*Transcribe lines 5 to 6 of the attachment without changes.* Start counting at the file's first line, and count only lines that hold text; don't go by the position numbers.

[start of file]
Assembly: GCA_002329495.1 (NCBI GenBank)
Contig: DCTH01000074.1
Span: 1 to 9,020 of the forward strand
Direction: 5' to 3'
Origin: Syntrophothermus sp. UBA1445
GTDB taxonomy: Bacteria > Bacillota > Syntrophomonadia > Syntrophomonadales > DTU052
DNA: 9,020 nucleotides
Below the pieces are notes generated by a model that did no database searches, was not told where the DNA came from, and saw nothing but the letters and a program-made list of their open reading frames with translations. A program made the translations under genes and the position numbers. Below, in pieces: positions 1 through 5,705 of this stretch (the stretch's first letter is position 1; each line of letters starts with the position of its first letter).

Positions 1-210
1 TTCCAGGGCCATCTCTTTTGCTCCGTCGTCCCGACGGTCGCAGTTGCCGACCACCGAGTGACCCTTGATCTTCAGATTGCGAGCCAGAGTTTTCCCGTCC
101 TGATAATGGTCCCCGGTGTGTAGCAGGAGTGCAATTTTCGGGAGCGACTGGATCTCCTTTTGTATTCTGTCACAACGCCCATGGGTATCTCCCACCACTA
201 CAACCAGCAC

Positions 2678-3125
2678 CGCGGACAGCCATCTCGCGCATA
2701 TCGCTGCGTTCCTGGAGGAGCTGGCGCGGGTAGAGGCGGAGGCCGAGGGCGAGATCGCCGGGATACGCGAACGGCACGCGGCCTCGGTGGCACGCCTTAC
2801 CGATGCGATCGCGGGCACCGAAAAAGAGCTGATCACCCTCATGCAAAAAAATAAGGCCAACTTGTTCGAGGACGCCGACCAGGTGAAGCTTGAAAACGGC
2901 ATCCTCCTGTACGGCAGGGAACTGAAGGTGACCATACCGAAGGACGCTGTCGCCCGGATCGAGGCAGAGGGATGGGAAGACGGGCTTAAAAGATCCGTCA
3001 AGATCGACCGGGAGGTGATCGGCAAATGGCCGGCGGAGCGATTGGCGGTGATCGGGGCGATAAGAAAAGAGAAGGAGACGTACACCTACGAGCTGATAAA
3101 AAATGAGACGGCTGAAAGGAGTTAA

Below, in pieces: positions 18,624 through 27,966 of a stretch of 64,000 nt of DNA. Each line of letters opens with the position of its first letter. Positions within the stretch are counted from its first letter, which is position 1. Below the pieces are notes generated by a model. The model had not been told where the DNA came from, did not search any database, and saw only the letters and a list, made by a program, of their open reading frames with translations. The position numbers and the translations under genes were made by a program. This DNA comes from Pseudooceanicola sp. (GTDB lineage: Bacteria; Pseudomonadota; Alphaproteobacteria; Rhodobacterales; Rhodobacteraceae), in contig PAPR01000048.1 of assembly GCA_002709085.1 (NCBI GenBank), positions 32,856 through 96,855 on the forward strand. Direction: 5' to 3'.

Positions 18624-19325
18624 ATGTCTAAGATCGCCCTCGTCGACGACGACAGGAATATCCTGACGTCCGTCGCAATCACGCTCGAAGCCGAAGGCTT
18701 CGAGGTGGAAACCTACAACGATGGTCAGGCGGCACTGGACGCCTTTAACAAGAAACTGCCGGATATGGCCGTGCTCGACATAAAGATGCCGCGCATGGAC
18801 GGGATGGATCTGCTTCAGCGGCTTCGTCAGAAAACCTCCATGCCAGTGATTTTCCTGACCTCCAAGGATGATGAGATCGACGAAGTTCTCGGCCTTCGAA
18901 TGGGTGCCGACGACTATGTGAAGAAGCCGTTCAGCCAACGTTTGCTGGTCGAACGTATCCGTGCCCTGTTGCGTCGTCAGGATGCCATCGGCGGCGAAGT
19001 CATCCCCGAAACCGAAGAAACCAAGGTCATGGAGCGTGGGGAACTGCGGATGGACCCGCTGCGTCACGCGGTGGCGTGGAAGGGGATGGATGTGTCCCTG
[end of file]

Origin: Syntrophothermus sp. UBA1445
GTDB taxonomy: Bacteria > Bacillota > Syntrophomonadia > Syntrophomonadales > DTU052